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Monitoring and Analysing the Impact of Industry on the Environment
Monitoring and Analysing the Impact of Industry on the Environment
by Dr Grant Allen, Peter Hollingsworth, Khris Kabbabe, Gareth Roberts, Joseph Pitt
Landfills and drones – two words that do not easily lend themselves to an image of environmental responsibility; and two words that, when put together, perhaps invoke images of dystopian futures such as those portrayed by Arnold Schwarzenegger.
However, the rise of the machines (or more accurately, remotely piloted semi-autonomous aircraft in this case – some may take issue with the use of the “D” word, but I will use it here to avoid acronyms) has opened up an exciting frontier in the science and technology surrounding the difficult measurement challenge that is the quantification of greenhouse gas flux, that is, the total mass per unit time emitted from some point source or area.
As we are all acutely aware, greenhouse gas concentrations in the atmosphere are on the rise; and have been on the rise since the dawn of the Industrial Revolution. When averaged over decadal timescales, the rate of increase in globally-averaged atmospheric concentrations of the major greenhouse gases (CO2, CH4, and N2O) is seen to be ever-accelerating as our continued dependence on fossil fuels interacts with various biogeochemical and meteorological feedbacks to result in what we know and love as ‘climate change’.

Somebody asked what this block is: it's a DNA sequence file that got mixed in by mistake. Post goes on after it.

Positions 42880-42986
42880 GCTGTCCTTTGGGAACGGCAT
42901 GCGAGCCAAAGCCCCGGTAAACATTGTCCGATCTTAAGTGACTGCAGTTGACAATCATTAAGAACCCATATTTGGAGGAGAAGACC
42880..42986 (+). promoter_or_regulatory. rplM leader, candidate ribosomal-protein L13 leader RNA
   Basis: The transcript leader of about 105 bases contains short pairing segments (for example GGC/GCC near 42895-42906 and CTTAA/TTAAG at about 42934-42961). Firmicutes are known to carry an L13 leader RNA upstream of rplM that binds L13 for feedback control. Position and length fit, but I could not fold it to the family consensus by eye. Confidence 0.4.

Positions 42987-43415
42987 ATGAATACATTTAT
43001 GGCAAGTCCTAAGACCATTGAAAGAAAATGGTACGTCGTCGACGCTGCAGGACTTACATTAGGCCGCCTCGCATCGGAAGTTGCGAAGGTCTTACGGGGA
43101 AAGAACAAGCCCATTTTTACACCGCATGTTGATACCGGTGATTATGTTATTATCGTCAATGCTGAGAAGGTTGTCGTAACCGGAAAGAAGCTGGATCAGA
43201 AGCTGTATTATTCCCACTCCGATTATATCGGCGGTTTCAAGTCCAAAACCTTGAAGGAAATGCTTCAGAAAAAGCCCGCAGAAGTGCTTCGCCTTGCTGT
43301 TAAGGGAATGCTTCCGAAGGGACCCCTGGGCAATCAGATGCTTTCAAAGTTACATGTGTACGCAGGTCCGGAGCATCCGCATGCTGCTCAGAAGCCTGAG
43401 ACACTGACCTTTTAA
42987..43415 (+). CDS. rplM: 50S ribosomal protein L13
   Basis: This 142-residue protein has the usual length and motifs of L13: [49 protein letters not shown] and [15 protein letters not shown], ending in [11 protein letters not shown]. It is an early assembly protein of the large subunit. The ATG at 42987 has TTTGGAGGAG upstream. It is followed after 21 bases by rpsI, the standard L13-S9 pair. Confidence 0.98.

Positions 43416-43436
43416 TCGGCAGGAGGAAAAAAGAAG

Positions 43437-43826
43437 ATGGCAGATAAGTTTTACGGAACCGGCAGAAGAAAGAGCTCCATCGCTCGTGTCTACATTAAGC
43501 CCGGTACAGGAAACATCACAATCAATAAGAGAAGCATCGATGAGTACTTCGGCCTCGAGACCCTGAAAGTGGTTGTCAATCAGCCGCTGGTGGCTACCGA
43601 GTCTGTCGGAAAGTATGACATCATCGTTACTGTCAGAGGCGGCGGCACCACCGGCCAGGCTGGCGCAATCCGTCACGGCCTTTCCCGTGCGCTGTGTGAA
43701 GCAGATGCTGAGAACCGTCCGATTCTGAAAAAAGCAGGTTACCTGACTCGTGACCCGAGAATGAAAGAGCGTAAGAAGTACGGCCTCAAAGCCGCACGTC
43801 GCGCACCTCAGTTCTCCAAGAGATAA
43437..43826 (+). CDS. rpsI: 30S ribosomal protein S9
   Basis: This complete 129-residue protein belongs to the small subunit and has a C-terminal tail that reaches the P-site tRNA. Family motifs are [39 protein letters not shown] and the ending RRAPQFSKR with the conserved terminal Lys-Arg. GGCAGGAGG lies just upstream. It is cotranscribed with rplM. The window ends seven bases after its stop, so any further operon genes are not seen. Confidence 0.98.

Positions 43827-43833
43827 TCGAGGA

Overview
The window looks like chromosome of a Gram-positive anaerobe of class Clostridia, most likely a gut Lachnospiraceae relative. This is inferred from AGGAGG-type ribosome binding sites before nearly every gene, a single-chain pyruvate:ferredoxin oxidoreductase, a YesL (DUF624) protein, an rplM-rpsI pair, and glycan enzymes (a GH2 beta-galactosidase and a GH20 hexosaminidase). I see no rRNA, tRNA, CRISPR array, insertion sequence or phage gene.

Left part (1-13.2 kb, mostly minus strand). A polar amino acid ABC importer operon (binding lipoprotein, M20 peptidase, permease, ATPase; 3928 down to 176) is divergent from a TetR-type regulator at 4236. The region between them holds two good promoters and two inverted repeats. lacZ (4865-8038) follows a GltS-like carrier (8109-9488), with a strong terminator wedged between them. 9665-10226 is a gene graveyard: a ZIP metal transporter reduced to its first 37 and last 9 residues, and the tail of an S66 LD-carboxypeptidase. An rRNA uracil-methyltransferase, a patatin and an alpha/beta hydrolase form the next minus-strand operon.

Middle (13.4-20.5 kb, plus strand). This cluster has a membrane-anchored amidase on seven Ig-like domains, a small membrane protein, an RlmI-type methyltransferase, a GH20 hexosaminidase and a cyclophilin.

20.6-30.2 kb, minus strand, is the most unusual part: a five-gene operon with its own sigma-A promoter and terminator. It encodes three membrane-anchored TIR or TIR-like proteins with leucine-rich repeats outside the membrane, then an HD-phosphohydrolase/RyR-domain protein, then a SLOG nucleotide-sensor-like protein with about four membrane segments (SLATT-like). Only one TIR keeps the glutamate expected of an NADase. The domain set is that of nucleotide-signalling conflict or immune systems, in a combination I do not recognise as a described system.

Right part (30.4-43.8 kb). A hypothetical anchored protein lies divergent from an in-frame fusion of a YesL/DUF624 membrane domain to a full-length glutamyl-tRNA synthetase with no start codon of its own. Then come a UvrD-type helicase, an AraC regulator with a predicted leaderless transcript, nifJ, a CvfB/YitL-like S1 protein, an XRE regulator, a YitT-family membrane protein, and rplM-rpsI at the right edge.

And climate change is already beginning to bite at the bottom lines of big business and the Earth’s natural capital, as what was once a prediction becomes a reality, manifested through extreme weather events and shifts in taken-for-granted regional and seasonal regimes. However, while the science is abundantly clear that climate change is linked to increased greenhouse gas concentrations, and that increased greenhouse gas concentrations are linked to man-made activity, the minutiae of quantifying and apportioning emissions to individual sources or source-types remains incredibly difficult and the subject of an enormous global academic and technological effort.
To be able to predict the greenhouse gas concentrations of the future, we first need to know what is being emitted today and to understand the Earth system in truly incomprehensible detail. This is especially true for natural (or biogenic) sources and sinks of carbon dioxide and methane that do not care about man’s vain efforts to control their emissions, and instead respond directly to the environment in which they find themselves at the time.
Earth system climate models that attempt to simulate the biogeochemical response to induced perturbations are incredibly complex, built from a vast understanding of physics, chemistry and biology, requiring huge resources of super-computing ability to arrive at predictions about the future. However, these models all rely on the quality and accuracy of initial-state data inputs available to them. And, when it comes to climate change prediction, greenhouse gas emission inventories are one of the largest a priori uncertainties. And as it happens, landfill gas emission is arguably one of the least certain (and not insignificant) man-made component terms.